in the direction of the ray these axes have become perpenNote on a Communication by M. Sacc, entitled dicular to that direction after the reflection. In this hy. “On Panification in the United States, and on the pothesis the energy destroyed is represented by that which Hop as a Ferment.”—M. L. Pasteur.—The author main has been employed for the polarisation of the incident tains, in opposition to M. Sacc, that the hop does not con- ray. The author has studied, along with M. Ruhmkorff, tain a soluble alcoholic ferment.

an apparatus known in Germany under the name of light. Objections to the Last Communication of M. Hirn mill—an appellation which seems to him scarcely justifi on the Maximum Possible Repulsive Pressure of the able, for the rotation of a wheel placed in the centre of a Solar Rays.-M. A. Ledieu. The author, like M. Hirn, Geissler's tube seems exclusively produced by a dynamic admits the excellence of the application of the method of effect peculiar to electricity, and in which light does not successive elimination to the study of the cause of motion intervene in any manner. In fact, the vacuum is so im. in the radiometer of Mr. Crookes ; but an erroneous em- perfect that a radiometer placed in Geissler's tube cannot ployment of this method only introduces a new element of turn without the action of a ray of light. Further, the complication into a question so delicate in itself. The state of the surfaces has no influence upon the direction numbers o‘0004157 grm. and oʻ0008314 grm., proposed by of rotation in Geissler's "mill,” which is entirely bright, M. Hirn to represent the maximum possible repulsion of whilst the direction of this rotation is changed at will by light per square metre, whether for a blackened surface or altering the direction of the current. The preponderance for one perfeâly polished, have no acceptable signification of the negative flame, much more direct than the positive, M. Hirn assumes that the speed of the impact of the mole cannot exert, as the author at first believed, any influence cules striking the discs is no other than the speed of light on this inversion, for a very sensitive radiometer, capable itself, whilst in the hypothetical collision in question we

of being set in motion by the light from a smouldering must evidently consider the vibratory speed of the said match just blown out, was not moved by the light of an molecules. But this latter velocity has nothing in common

induction spark striking sufficiently near to the glass case with the rapidity of propagation of the light-waves.

to perforate it. Experimental Researches on Magnetic Rotatory

Crystallisation of Sugar.-M. G. Fleurens.—The Polarisation (Third Part: Dispersion of the Planes of value of this paper lies in tables which cannot be abridged. Polarisation of the Luminous Rays of Different Remarkable Case of the Reduction of Nitric Acid Lengths of Waves;.-M. H. Becquerel.–Unsuitable for and the Oxidation of Acetic Acid with the Producabstraction.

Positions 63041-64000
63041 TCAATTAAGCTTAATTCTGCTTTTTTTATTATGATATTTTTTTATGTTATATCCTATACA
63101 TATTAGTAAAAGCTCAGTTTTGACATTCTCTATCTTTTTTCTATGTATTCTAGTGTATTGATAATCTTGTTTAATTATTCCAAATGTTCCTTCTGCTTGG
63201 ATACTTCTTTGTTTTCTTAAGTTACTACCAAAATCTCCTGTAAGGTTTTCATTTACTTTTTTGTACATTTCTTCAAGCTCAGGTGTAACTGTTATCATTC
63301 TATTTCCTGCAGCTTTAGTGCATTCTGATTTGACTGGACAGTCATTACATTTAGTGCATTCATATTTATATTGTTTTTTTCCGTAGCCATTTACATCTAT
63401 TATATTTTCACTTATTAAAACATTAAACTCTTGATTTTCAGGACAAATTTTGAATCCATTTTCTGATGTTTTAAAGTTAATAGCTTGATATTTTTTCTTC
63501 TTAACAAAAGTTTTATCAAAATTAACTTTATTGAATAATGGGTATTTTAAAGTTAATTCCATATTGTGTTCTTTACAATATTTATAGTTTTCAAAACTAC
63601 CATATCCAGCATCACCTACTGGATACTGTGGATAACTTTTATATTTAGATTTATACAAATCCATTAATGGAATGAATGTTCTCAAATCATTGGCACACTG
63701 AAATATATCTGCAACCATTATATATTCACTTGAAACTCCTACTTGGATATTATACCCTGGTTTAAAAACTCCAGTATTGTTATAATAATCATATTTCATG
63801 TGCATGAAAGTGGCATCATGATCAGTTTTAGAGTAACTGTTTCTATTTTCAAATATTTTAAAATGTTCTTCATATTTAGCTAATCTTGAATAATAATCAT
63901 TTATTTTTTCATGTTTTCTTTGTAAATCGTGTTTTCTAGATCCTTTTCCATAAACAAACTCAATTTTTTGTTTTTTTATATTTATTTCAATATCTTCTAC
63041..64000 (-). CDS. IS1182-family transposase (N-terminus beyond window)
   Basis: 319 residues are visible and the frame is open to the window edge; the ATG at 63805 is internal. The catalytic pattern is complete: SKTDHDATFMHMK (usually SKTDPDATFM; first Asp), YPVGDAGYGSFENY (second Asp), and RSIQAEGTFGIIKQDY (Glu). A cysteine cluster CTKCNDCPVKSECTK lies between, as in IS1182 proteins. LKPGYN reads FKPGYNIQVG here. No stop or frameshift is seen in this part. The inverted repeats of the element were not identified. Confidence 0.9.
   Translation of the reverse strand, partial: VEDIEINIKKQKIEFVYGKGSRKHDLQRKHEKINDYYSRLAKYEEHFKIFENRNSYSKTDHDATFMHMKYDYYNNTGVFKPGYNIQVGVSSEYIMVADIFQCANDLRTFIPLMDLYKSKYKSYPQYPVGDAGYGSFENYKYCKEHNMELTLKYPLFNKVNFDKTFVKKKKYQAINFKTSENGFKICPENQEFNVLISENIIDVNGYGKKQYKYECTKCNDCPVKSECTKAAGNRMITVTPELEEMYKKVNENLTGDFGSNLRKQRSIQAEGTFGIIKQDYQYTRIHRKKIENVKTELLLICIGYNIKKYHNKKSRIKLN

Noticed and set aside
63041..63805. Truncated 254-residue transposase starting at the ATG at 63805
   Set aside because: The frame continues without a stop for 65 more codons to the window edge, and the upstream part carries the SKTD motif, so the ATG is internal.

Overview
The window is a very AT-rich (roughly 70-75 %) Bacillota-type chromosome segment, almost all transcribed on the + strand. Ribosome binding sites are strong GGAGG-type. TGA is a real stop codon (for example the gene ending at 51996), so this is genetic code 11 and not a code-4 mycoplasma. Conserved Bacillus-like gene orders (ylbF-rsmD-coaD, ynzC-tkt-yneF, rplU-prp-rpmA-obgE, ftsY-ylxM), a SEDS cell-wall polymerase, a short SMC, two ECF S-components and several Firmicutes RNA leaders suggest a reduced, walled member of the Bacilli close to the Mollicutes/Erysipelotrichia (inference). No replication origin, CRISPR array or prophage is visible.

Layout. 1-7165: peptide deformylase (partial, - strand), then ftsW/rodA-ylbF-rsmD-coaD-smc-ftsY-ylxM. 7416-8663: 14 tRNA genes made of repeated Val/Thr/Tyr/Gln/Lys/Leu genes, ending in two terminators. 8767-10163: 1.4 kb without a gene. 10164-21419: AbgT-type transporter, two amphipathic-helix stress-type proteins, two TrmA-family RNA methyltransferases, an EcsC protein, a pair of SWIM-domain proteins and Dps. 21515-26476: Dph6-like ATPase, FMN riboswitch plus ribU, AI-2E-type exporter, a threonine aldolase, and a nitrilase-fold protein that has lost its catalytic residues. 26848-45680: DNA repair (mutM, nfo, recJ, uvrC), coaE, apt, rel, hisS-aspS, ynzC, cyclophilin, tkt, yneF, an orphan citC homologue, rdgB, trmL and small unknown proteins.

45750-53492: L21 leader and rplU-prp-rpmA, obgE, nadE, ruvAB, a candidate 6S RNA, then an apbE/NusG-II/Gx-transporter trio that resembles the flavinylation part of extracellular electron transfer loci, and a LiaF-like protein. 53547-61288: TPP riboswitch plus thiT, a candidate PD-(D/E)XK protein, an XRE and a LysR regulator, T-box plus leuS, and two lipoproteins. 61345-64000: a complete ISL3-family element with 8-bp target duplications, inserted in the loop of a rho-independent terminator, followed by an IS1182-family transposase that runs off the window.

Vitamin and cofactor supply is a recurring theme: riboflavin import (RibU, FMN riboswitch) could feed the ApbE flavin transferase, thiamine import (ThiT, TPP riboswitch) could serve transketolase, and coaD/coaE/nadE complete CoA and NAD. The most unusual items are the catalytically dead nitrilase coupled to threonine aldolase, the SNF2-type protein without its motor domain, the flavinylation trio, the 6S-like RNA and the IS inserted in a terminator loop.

tion of Alcohol under the Influence of certain Cellulosic Fermentation of Cane-Sugar.-M. E. Microzymas.-M. J. Béchamp. The author controverts Durin.-Cane sugar is split up into equivalent weights of the view of M. Méhay that the decompositions in question cellulose and levulose under the influence of a special are exclusively due to chemical reactions.






Aug. 11, 1876.


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} New Form of Compensating Pendulum. August 18, 1876.


water, and an excess of stannous chloride run in from a THE CHEMICAL NEWS. burette. After the Auid had lost colour a little starch so

lution was added, and iodine solution run in from another

burette until the blue iodide of starch remained perma. Vol. XXXIV. No. 873.

nent. It was found best to have the iron solution rather concentrated and warm. One c.c. of the stannous chloride solution was equivalent to about 0'0120 metallic

iron and 3 c.c. of iodine solution. The stannous chloride VOLUMETRIC ESTIMATION OF IRON. worked best when freshly prepared. Ten determinations

of iron in a limonite gave-



38:07 By far the best method of estimating iron volumetrically


38:13 38 25

38:25 is that by permanganate of potash, after previous reduc


38:45 tion of the ferric to a ferrous compound. The difficulty

Average, 38'235. encountered is how to perform this reduction in the best, quickest, and cheapest manner. The best and most com- Two determinations of the iron in the same sample, by plete method of redu&ion, according to my experience, is the preceding method of reduction by hydrogen, gavethat by hydrogen, in a porcelain tube, at a red-heat. To make the reduction complete it is necessary to pass the

38.00 and 38:16. gas over the heated ore for three hours. Not more than A gravimetric determination by Dr. Drown, in another 0'3000 grm. of the ore should be taken, otherwise at the sample of the same ore, gaveend of the time specified the reduction will be found to be

38:14. incomplete. The ore is weighed out in platinum boats,

These results for technical purposes are as good as is four of which may be placed in the tube and reduced at

The tute is allowed to cool while the hydrogen is necessary. Four of the samples were weighed, dissolved, still passing the boats, removed, and carefully dropped reduced, and titrated in an hour and twenty minutes. In into flasks containing hot dilute sulphuric acid. The

a second trial, with four more samples, the same time was